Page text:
The arch of your foot can also be considered as a significant risk factor, with shin splints existence is more expected to be seen on people with flat feet or rigid, high arches.

Wearing old, worn-out models or having new models of shoes can increase your risk of getting shin splints.
Some good news that the splints are a treatable condition, it can go away with enough self-care.

You will need to evade running over hard surfaces until your shin splints are healed. Alternatively, you can choose a low-impact training like cycling or swimming. If you do not overdo your exercise routine, you can say goodbye to the shin splints.

In this article, we will guide you on how to get the best shoes for shin splints.

A Flat Sole

Who does not love a modern shoe? You might be wearing an athletic shoe with a heel drop.

Well, this is somewhat may be the cause of your shin splints! Wearing a high heel drop will elevate the heel, missing with your postural and weight distribution.

Moreover, this will reduce the natural cushioning effect of your heel fat pad, causing more stress, thus more pain over your shinbone.

What is our advice for you? We advise you to get a flat sole shoe. A flat sole will help redistribute the pressure and weight over a flat area, giving more comfort and pain relief.

You have a special occasion and have to wear your fancy, modern shoes? Well, you can wear them for no more than a couple of hours.

A Flexible Sole

A very important additional factor in developing splints is having a strong strike.

To absorb these strong strikes, you need your foot to be able to move flexibly through a full range of motion inside the shoe. This will require you to get a flexible yet thin sole to reduce the stress applied over your shin.

A foot that moves through its full range of motion freely can absorb striking impact better. This means a flexible sole can reduce stress on the shins.

A Moderately Cushioned Outsole

You will need to find a shoe with moderate cushioning throughout. This will provide you with needed comfort and softness without being too comfortable to feel unsupportive.

Moreover, this will lead you to step with a higher impact step aggravating the condition more. So, seek for rubbery and moderately thick outsoles, not the foamy thick ones.

A Well-cushioned Insole

The midsole is the key part of the shoe that is responsible for cushioning. Unexpectedly, cushioned insoles do not lessen the energy that goes through the shinbone all that much.

However, they do increase the time taken for that force to transfer through your bone, so it will have enough time to adapt, reducing the arch collapses and your step fluctuations.

Over and over again, landing hard on the ground will cause hurting to your shins. You will need a well-cushioned insole to help stop this.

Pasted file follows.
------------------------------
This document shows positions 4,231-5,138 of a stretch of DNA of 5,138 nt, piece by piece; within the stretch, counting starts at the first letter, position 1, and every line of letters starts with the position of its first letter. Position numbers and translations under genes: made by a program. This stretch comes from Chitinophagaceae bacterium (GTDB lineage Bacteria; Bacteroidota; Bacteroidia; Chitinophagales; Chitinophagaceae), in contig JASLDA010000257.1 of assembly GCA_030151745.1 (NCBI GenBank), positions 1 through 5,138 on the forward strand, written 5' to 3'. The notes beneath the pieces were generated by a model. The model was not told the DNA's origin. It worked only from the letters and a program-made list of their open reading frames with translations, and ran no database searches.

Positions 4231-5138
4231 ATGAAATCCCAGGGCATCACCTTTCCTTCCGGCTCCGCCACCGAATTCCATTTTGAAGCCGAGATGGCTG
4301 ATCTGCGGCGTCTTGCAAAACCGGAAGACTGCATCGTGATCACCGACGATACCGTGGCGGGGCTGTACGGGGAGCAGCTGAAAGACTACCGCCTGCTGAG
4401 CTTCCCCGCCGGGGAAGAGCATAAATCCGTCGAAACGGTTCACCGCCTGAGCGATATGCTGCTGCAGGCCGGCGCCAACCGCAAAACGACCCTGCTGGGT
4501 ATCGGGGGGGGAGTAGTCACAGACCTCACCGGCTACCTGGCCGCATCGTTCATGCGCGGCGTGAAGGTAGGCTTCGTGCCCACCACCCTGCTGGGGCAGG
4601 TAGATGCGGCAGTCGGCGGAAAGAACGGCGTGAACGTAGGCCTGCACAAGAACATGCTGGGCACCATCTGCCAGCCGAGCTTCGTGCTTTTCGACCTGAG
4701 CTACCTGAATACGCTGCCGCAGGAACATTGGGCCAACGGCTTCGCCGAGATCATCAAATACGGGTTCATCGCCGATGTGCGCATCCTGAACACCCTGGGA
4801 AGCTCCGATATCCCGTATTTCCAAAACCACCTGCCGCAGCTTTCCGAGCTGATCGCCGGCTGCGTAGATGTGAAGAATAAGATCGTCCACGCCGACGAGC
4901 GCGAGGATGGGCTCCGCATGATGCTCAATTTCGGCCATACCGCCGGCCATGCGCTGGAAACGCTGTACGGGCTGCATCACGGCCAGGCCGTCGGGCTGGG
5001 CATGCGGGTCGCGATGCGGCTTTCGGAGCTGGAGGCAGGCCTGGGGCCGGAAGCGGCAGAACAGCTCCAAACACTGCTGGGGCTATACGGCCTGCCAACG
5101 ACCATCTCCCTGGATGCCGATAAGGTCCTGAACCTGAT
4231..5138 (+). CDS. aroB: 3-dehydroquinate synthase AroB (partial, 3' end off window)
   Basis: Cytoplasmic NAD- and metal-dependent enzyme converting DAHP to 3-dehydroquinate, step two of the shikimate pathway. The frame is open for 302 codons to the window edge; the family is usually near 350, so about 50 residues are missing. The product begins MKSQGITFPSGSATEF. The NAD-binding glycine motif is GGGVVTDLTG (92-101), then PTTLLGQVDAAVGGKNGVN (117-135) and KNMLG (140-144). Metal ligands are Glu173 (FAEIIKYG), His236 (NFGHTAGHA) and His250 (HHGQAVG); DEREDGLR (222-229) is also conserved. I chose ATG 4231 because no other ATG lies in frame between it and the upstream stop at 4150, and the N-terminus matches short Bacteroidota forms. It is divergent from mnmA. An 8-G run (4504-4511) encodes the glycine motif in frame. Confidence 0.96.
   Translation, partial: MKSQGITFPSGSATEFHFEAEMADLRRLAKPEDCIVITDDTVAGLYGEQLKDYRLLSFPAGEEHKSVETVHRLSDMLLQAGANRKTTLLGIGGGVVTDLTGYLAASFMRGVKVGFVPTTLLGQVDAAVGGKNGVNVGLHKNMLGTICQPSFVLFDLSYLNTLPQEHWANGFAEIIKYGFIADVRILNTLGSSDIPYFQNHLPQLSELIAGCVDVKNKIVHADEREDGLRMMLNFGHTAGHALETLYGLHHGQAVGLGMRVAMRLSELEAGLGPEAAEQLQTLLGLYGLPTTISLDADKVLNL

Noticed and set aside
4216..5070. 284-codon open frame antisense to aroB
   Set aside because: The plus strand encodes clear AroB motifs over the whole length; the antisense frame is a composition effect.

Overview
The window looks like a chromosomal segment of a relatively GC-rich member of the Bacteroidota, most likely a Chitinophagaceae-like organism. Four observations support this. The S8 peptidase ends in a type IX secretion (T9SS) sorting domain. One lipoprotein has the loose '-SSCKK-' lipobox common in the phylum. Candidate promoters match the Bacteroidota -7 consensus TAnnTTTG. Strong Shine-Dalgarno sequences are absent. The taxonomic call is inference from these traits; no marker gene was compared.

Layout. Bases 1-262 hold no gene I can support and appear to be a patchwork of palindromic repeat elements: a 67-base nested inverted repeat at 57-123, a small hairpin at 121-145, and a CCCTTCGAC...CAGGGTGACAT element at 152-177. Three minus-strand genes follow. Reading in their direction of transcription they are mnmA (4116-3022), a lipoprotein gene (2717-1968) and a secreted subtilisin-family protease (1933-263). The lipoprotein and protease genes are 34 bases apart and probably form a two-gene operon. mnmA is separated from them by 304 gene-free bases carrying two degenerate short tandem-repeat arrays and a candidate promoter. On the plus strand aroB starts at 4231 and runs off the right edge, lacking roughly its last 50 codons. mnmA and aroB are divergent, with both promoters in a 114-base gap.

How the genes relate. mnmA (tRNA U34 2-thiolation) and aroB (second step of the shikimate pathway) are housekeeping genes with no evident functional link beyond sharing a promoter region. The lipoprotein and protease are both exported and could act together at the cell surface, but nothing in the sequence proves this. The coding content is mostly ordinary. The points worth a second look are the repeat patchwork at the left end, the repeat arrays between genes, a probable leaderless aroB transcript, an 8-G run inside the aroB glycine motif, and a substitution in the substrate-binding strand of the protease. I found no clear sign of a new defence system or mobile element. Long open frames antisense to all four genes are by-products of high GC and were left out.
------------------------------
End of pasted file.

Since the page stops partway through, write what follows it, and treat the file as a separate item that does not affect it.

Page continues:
Arch Support

Collapsing arches play a major role in the shin splints, when you have falling arches your foot will lose flexibility and strike impact resilience.

This will give you hard times running or walking because more force is transmitted throughout the shinbone.

Flat foot is a condition in which foot arches are disturbed, leading to hard heel rides.

Arch supports or what is known as orthoses are used to treat pain in the foot and other problems related to the function of the foot and lower leg.

The mechanism of treatment depends on the principle that states a well-supported arch absorbs more force and distributes it more evenly.

Various types of arch supports are available; they are made of many types of material to suit your needs.

Ankle Mobility

When looking for an appropriate shoe for your condition, you must be looking for a shoe that offers you a suitable amount of ankle freedom and stretch.

Make sure that your shoe has a room of at least 1-2 cm at the back of the shoe. Your shoe is supposed to be wide enough to allow ankle mobility but snug enough to your comfort.

Conclusion

To sum up our guidance, the best solution to your splints is to seek regularly for a well-fit, well-cushioned shoe that will support your foot.

Shock absorbent shoes are an excellent choice, but try to get the ones with sturdy arch and comfortable soles. These measures will help you with pain and keep your activity rolling.

Finally said, it is better to manage your foot health with cozy shoes than treating pain with meds and surgeries.

Writer:

Team Shoethority

Last Updated:

May 19, 2022

George P.H.

George is the founder of Shoethority. He started testing and studying shoes after a series of sports injuries. He now shares his knowledge with Shoethority readers as a writer, tester and editor.